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The disintegration of genius

PostPosted: Sat Jun 03, 2000 4:44 am
by dan-2
Can anyone think of a good reason why so many great directors fell apart so quickly in the '60s? Bergman, Fellini, Antonioni, Truffaut, to name a few, went from the sometimes sublime to the often ridiculous in a remarkably short space of time. Besides the obvious reason (money), does anyone have a better explanation?

Re: The disintegration of genius

PostPosted: Wed Aug 02, 2000 1:19 pm
by C.A. Childers
Recognition is one of the most violent killers of brilliance in artists.

Re: The disintegration of genius

PostPosted: Wed Aug 02, 2000 11:33 pm
by Tony Block
They got older? Of course directors like Bunuel & Kurasowa were still very good up to the end. Maybe they only had so much to say?

Re: The disintegration of genius

PostPosted: Thu Aug 10, 2000 7:19 pm
by LF_CELINE
The only artist of any kind who, I feel, consistently put out great works was Louis Ferdinand Celine...and he was a writer....as far as artists of any kind goes, the older they get, the less they tend to matter...yeah everybody loved "Ran", but nobody ever talks about "Madadayo" (which I thought was brilliant), which was the last film of his I saw...and in fact, "Ran" and "Kagemusha" wouldn't have been made if it weren't for a couple of fans of his early work (Coppolla and Lucas)...people tend to forget that Kurosawa tried killing himself on numerous times during the seventies because he was, in the words of many critics, "too old to matter anymore"....both "Dersu Uzala" and "Dodes'Ka Den" were financial and critical failures...Bergman had the same reputation during the seventies, and then made "Fanny And Alexander"...Fellini made "Amacord" and "And The Ship Sails On"...Robert Altman made "The Player" and "Short Cuts" after a decade of being ignored...maybe it's just that we have to catch up with them....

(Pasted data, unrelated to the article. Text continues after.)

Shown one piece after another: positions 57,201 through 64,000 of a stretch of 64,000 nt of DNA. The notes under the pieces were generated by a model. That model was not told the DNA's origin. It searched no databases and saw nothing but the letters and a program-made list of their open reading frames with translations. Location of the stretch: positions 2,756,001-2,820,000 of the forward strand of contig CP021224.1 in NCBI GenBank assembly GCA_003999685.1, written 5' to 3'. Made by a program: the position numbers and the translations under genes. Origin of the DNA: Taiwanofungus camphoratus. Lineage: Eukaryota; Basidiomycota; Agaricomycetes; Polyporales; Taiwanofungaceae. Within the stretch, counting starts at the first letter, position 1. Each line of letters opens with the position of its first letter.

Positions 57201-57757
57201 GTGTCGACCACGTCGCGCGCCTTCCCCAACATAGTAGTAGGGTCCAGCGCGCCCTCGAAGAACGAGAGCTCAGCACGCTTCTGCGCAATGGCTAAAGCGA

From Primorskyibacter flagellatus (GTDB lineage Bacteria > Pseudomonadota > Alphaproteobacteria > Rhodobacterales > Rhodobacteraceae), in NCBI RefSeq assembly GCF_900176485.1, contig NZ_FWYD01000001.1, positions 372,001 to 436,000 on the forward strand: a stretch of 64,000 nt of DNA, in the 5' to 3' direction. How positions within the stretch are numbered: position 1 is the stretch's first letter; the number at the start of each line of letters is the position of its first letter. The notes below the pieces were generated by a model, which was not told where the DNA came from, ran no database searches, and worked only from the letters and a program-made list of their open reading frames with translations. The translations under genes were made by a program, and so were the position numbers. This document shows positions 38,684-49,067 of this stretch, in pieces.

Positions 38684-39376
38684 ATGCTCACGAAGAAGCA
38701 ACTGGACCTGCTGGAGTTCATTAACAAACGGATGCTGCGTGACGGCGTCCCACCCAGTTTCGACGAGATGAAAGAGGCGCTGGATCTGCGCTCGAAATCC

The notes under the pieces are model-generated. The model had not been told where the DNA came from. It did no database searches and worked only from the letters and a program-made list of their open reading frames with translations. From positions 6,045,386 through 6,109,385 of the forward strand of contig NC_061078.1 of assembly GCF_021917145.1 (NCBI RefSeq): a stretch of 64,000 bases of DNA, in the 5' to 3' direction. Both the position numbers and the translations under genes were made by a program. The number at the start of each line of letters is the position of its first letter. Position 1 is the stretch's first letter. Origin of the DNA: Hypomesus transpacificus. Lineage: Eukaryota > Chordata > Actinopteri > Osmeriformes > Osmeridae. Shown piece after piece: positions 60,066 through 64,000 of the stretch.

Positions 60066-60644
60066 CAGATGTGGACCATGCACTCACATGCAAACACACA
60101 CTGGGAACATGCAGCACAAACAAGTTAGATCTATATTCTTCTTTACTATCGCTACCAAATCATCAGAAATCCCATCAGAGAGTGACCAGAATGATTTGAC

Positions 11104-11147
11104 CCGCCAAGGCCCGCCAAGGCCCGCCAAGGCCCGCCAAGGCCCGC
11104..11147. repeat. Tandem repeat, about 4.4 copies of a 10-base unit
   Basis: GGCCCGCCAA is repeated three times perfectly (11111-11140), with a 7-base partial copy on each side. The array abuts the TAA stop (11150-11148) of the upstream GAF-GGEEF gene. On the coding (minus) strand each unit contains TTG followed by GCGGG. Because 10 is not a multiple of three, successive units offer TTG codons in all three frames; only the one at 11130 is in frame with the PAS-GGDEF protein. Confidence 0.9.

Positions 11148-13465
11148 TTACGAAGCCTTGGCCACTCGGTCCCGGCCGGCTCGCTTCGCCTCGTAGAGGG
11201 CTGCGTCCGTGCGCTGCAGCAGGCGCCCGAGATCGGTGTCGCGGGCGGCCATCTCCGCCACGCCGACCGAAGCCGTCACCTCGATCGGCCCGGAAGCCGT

Re: The disintegration of genius

PostPosted: Tue Sep 26, 2000 5:47 am
by CClaudel
Biggest Reason -- political and economic pressure
2nd Biggest Reason -- burn out, both emotional and drug-induced

Re: The disintegration of genius

PostPosted: Wed Dec 06, 2000 1:07 am
by kraljibi
Reply to Mr. Celine
Louis Ferdinand Celine's mind and subsequently his writing has suffered a bit from The Journey to the End of the Night to Castle to Castle. A little too much politics and madness. A great writer though.